"At the break of dawn, Jaisalmer Fort shines like a golden tiara atop the lofty hill"
Jaisalmer fort is a monument worth visiting and worth retaining in your conscious mind. It is a world heritage site declared by UNESCO. It is situated in the city of Jaisalmer,Rajasthan(India). It is the second oldest of Rajasthan's major forts after Chittorgarh. It was built in 1156 AD by the Rajput ruler Rawal Jaiswal. The fort stands amidst the sandy expanse of the great Thar desert on Trikuta hill, and has been the scene of many battles. Its massive yellow sand stone walls are a tawny lion color during the day, fading to honey gold as the sun sets, thereby camouflaging the fort in the yellow desert. For this reason it is also known as Sonar Quila (Golden Fort). The fort is 1500 ft long and 750 ft wide and is built on a hill that raises above a height of 250 ft above the surrounding country side and about 5000 people still resides in its imposing walls.
The fort is on a site that legend says Maharaja chose on the advice of a wise hermit. The mystic tells the Jaiswal that the Hindu deity Lord Krishna had praised the spot and therefore, a fort built there would be almost invisible to the king's enemies. Indeed, from 30 miles away, visitors see only a sheer golden cliff. He built this fort as his capital, as the earlier fort Lodurva was too vulnerable to invasions.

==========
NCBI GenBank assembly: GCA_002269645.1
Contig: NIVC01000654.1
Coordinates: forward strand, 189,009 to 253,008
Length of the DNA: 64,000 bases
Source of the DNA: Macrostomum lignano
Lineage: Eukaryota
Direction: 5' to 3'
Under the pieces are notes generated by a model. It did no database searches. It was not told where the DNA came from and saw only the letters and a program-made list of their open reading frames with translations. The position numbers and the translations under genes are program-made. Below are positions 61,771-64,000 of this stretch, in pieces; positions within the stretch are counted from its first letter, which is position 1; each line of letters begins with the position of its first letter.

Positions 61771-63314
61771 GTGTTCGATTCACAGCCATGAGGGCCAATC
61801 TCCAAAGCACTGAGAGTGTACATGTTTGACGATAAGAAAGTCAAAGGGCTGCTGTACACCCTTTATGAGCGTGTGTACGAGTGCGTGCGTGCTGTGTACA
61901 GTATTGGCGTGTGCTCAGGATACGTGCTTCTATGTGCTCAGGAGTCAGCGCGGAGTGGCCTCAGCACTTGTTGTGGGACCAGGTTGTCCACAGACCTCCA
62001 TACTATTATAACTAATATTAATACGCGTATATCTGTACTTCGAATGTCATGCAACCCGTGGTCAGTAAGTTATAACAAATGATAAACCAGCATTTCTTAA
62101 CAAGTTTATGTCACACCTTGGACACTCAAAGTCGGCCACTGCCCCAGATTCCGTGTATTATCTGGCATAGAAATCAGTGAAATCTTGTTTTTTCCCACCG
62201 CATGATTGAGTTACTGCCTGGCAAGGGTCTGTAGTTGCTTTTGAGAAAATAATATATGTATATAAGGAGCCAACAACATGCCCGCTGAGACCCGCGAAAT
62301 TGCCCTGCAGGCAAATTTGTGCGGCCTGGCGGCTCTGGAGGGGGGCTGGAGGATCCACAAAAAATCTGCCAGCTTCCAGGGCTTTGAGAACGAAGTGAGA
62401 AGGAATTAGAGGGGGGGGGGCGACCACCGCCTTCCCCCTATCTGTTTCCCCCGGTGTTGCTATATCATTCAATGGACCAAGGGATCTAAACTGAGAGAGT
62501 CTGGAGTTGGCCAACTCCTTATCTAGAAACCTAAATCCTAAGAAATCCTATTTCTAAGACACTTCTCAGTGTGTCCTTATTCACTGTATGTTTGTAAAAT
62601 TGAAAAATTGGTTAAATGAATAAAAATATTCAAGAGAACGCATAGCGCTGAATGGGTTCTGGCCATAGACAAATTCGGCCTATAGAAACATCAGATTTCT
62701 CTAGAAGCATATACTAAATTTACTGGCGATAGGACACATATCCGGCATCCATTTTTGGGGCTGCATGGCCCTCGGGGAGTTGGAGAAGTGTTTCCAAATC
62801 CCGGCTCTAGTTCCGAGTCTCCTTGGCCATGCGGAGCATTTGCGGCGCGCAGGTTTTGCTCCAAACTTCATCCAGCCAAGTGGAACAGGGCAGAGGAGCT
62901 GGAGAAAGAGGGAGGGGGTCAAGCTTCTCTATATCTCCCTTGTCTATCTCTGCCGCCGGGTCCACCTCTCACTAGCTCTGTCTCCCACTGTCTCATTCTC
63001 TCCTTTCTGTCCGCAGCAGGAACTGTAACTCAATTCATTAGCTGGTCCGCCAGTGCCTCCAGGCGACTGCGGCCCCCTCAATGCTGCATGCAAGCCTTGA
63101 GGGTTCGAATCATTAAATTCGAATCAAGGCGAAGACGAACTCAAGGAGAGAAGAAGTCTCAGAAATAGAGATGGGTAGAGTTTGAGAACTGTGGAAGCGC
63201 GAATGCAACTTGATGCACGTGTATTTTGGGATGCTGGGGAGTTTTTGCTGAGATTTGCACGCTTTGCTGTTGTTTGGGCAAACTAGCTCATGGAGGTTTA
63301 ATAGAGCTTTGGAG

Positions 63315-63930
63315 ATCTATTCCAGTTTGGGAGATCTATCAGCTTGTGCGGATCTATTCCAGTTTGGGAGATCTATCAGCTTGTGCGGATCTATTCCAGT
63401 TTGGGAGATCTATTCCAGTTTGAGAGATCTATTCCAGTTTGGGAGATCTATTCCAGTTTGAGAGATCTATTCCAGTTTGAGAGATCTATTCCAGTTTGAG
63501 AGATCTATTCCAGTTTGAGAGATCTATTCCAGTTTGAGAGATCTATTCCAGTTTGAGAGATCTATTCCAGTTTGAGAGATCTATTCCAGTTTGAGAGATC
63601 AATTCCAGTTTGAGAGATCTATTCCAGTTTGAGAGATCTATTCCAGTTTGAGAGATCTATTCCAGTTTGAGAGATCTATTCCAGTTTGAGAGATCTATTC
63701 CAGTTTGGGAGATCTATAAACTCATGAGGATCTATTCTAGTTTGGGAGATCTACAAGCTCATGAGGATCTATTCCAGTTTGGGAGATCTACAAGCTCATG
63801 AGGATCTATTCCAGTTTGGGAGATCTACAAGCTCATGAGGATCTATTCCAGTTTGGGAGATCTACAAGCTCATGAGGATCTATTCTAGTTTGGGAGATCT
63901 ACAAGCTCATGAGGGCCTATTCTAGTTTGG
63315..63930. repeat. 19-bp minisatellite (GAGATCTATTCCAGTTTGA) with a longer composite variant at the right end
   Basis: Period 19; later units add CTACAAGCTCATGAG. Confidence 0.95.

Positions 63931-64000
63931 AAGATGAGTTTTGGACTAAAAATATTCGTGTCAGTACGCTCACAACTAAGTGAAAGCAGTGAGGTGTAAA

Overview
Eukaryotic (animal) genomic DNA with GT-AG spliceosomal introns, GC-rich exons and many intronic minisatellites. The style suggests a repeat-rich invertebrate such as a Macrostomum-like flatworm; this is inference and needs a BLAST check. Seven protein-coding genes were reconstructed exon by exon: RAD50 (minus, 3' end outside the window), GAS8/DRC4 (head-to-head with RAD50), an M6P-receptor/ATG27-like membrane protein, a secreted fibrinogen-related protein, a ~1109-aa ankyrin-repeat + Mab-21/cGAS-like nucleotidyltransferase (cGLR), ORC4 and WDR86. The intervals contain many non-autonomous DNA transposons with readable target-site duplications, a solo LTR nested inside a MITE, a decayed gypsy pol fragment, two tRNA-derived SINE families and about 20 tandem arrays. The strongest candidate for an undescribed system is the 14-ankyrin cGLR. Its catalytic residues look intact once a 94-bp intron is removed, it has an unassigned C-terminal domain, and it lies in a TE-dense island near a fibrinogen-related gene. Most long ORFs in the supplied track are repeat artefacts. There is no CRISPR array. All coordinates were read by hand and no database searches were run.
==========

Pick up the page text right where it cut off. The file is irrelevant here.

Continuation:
The soft yellow Jurassic sandstone makes up every part of the Jaisalmer fort, from its outer walls to the palace, temples and houses within. The fort is 250 ft tall and from it, one can see almost every part of the town. It has as many as 99 bastions, 92 of which were built between 1633 and 1647 to be used as gun platforms. There are 4 huge getaways named as Ganesh Pol, Suraj Pol, Bhoot Pol and Hawa Pol. There was death well, where traitors and criminals were thrown into by the second gate. The road to the main chowk is by the fourth gateway where many acts of Johar (self-immolation) have taken place.
While the city was built, there exists many beautiful Havelis and group of Jain temples. There are thousands of carved deities and dancing figures housed here. Inside the temple there is a Gyan bhandar (library). It contains more than 1000 old manuscripts. It has also a collection of Jain, pre-mogul and Rajput paintings.
The fort also has a peculiar gadget hoisted on top of its ramparts, this was used to forecast the weather. Every year in April a flag would be placed in its center, and based on the direction in which it blew, the weather for the entire year was forecast. If it blew northwards it indicated famine and if it went westwards, it indicated fine monsoon. It may seem a bit primitive today but the system was probably just as accurate or inaccurate as the meteorological department office nowadays.
The famous Indian film director Satyajit Ray wrote the Sonar kella ( The golden fortress), a detective novel, based on the fort and he filmed it here.